Kimberly S. Peer
Sports medicine professionals are facing new dilemmas in light of the changing dynamics of sport as an enterprise. These changes have considerable ethical implications as sports medicine team members are placed in challenging ethical decision-making situations that often create values tensions. These values conflicts have the potential to threaten and degrade the trust established through the mutual expectations inherent in the social contract between the health care providers and society. According to Starr,1 the social contract is defined as the relationship between medicine and society that is renegotiated in response to the complexities of modern medicine and contemporary society. Anchored in expectations of both society and the medical professions, this tacit contract provides a strong compass for professional practice as it exemplifies the powerful role and examines the deep responsibilities held by health care providers in our society. Although governed by professional boards and organizational codes of ethics, sports medicine professionals are challenged by the conflicts of interest between paternalistic care for the athlete and autonomous decisions often influenced by stakeholders other than the athletes themselves. Understanding how the construct of sport has impacted sports health care will better prepare sports medicine professionals for the ethical challenges they will likely face and, more importantly, facilitate awareness and change of the critical importance of upholding the integrity of the professional social contract.
Thomas H. Kelly and Carl G. Mattacola
The National Institutes of Health's Clinical and Translational Science Award initiative is designed to establish and promote academic centers of clinical and translational science (CTS) that are empowered to train and advance multi- and interdisciplinary investigators and research teams to apply new scientific knowledge and techniques to enhance patient care. Among the key components of a full-service center for CTS is an educational platform to support research training in CTS. Educational objectives and resources available to support the career development of the clinical and translational scientists, including clinical research education, mentored research training, and career development support, are described.
The purpose of the article is to provide an overview of the CTS educational model so that rehabilitation specialists can become more aware of potential resources that are available and become more involved in the delivery and initiation of the CTS model in their own workplace. Rehabilitation clinicians and scientists are well positioned to play important leadership roles in advancing the academic mission of CTS. Rigorous academic training in rehabilitation science serves as an effective foundation for supporting the translation of basic scientific discovery into improved health care. Rehabilitation professionals are immersed in patient care, familiar with interdisciplinary health care delivery, and skilled at working with multiple health care professionals.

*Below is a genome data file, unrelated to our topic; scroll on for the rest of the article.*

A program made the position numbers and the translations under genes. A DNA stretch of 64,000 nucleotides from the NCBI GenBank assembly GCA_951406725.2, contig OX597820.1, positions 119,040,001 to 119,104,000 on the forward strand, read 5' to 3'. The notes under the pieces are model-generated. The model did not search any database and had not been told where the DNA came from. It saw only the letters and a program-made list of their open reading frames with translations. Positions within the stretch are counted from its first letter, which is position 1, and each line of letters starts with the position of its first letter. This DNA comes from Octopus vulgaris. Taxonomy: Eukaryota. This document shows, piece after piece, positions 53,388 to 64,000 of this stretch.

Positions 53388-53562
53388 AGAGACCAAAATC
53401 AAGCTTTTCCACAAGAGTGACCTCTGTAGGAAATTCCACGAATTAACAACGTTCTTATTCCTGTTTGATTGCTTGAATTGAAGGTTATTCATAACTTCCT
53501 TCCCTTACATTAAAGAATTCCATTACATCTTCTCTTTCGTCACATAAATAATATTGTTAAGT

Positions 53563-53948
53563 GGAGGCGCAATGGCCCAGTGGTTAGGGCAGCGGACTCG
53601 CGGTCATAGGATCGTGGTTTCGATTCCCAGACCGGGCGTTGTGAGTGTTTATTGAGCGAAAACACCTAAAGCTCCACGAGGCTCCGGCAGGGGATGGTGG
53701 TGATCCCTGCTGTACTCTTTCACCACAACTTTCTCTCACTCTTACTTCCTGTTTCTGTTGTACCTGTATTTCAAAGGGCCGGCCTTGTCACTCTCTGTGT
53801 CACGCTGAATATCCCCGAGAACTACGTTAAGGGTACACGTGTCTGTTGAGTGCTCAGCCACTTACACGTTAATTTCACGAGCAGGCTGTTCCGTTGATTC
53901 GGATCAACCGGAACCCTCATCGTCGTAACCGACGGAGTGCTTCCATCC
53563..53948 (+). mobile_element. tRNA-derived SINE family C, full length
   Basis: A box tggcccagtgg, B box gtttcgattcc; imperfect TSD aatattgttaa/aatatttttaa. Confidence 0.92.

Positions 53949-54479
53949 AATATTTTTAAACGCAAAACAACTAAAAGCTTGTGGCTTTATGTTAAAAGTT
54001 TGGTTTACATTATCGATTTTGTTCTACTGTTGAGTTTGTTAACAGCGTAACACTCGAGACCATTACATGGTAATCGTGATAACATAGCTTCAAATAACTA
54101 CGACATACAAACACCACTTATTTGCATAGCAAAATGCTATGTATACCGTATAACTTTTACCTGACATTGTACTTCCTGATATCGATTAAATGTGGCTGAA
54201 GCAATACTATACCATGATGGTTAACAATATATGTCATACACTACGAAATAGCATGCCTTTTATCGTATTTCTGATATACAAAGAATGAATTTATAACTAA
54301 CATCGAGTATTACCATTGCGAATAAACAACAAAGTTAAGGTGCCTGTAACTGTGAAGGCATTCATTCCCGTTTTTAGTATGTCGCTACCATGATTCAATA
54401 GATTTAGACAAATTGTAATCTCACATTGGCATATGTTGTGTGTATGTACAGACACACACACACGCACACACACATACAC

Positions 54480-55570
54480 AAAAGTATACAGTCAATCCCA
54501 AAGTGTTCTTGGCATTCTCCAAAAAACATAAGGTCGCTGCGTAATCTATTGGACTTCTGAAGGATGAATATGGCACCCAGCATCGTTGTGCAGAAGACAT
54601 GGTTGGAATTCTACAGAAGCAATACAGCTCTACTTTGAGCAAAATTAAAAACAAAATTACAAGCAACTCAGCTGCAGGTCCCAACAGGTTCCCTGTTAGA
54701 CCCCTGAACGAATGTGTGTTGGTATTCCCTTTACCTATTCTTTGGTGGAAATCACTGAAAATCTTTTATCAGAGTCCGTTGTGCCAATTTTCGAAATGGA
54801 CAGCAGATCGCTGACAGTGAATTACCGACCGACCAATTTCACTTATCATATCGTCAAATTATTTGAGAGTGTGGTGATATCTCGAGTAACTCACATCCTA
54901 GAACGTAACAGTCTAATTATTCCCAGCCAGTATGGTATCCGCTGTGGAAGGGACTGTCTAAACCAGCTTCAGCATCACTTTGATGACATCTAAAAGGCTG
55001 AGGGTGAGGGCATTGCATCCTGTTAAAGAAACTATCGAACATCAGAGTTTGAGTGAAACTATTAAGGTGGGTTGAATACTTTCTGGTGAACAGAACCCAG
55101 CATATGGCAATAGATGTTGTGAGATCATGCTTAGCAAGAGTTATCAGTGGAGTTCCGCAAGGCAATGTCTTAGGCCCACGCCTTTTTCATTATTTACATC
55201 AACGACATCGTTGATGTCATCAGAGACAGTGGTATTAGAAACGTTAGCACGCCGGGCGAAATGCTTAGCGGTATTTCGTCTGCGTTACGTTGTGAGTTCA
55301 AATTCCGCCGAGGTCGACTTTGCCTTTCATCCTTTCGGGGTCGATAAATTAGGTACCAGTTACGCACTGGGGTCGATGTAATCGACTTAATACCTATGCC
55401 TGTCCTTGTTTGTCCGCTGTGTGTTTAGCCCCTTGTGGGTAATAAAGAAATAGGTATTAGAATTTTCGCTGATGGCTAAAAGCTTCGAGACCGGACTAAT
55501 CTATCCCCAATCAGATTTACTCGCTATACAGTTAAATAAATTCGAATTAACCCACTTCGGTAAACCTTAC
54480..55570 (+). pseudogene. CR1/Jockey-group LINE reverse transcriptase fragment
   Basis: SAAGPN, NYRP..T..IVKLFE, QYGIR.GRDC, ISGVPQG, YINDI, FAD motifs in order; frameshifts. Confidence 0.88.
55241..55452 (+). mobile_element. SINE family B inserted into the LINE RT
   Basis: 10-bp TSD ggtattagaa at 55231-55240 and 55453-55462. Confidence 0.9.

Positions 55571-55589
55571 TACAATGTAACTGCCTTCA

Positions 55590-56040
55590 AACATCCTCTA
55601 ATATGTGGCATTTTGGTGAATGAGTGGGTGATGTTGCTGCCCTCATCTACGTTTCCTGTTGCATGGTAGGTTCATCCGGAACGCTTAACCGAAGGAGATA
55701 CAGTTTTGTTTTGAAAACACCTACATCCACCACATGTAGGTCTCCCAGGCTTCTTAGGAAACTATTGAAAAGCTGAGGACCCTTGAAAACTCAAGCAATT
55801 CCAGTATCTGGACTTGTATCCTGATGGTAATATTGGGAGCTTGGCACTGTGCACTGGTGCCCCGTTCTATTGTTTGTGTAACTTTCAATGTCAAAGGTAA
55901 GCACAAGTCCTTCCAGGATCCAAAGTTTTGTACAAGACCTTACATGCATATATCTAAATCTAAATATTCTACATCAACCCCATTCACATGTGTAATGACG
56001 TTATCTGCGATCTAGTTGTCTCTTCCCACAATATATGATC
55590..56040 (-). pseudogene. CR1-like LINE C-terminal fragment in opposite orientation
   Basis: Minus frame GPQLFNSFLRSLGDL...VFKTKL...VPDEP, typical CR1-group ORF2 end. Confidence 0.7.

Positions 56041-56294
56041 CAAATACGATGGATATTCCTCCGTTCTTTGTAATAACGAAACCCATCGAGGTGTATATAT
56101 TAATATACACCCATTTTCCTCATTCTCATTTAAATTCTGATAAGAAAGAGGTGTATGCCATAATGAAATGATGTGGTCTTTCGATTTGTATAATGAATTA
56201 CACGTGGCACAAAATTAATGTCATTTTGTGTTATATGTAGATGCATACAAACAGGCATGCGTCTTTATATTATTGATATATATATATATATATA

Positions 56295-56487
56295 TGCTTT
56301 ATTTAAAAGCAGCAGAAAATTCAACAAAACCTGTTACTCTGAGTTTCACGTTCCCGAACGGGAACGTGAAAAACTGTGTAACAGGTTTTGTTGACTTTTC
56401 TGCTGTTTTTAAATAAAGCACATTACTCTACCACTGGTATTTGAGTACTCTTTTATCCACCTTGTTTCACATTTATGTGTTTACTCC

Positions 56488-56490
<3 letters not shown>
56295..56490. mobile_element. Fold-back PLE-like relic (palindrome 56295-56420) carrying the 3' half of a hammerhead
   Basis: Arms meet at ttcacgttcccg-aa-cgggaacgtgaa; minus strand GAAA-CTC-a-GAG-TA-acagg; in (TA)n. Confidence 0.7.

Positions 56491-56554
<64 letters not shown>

The NIH Clinical and Translational Science Award initiative is an excellent opportunity to advance the academic development of rehabilitation scientists.
Promoting bicycling has great potential to increase overall physical activity; however, significant uncertainty exists with regard to the amount and effectiveness of investment needed for infrastructure. The objective of this study is to assess how costs of Portland’s past and planned investments in bicycling relate to health and other benefits.
Costs of investment plans are compared with 2 types of monetized health benefits, health care cost savings and value of statistical life savings. Levels of bicycling are estimated using past trends, future mode share goals, and a traffic demand model.
By 2040, investments in the range of $138 to $605 million will result in health care cost savings of $388 to $594 million, fuel savings of $143 to $218 million, and savings in value of statistical lives of $7 to $12 billion. The benefit-cost ratios for health care and fuel savings are between 3.8 and 1.2 to 1, and an order of magnitude larger when value of statistical lives is used.
This first of its kind cost-benefit analysis of investments in bicycling in a US city shows that such efforts are cost-effective, even when only a limited selection of benefits is considered.